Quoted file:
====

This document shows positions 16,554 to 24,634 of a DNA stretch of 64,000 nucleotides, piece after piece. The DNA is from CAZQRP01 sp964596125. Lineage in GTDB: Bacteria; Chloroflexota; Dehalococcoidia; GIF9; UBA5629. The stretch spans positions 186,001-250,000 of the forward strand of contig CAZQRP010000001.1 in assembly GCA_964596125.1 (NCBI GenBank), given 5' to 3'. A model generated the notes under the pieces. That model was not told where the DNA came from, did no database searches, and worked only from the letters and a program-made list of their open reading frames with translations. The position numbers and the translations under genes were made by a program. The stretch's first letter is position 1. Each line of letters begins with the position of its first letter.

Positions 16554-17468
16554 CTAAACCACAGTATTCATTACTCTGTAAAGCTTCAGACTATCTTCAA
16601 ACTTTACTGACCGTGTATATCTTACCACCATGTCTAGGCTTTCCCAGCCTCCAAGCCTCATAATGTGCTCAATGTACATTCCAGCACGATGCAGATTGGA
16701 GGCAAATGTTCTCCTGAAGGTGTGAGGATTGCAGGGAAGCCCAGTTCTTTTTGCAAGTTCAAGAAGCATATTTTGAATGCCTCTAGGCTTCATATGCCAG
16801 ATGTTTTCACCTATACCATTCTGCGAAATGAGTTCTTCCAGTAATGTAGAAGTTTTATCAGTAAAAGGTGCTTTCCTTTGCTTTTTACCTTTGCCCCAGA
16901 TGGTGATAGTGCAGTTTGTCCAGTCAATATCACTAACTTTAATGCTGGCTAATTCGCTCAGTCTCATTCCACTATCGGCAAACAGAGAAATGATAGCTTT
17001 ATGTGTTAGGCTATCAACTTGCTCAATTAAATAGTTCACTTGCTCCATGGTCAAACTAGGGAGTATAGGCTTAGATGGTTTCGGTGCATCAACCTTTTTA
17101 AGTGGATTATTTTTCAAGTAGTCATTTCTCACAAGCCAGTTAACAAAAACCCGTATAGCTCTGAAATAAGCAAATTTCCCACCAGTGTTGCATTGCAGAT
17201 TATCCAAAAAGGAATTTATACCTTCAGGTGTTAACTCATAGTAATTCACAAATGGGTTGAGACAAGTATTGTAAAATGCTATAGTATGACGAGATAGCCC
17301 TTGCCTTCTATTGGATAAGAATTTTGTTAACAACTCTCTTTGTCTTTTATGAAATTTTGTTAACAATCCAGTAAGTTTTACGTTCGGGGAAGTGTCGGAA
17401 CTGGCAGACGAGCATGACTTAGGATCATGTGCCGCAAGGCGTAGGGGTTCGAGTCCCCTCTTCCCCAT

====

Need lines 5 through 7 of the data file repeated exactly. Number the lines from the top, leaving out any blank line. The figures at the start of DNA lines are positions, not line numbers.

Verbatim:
16701 GGCAAATGTTCTCCTGAAGGTGTGAGGATTGCAGGGAAGCCCAGTTCTTTTTGCAAGTTCAAGAAGCATATTTTGAATGCCTCTAGGCTTCATATGCCAG
16801 ATGTTTTCACCTATACCATTCTGCGAAATGAGTTCTTCCAGTAATGTAGAAGTTTTATCAGTAAAAGGTGCTTTCCTTTGCTTTTTACCTTTGCCCCAGA
16901 TGGTGATAGTGCAGTTTGTCCAGTCAATATCACTAACTTTAATGCTGGCTAATTCGCTCAGTCTCATTCCACTATCGGCAAACAGAGAAATGATAGCTTT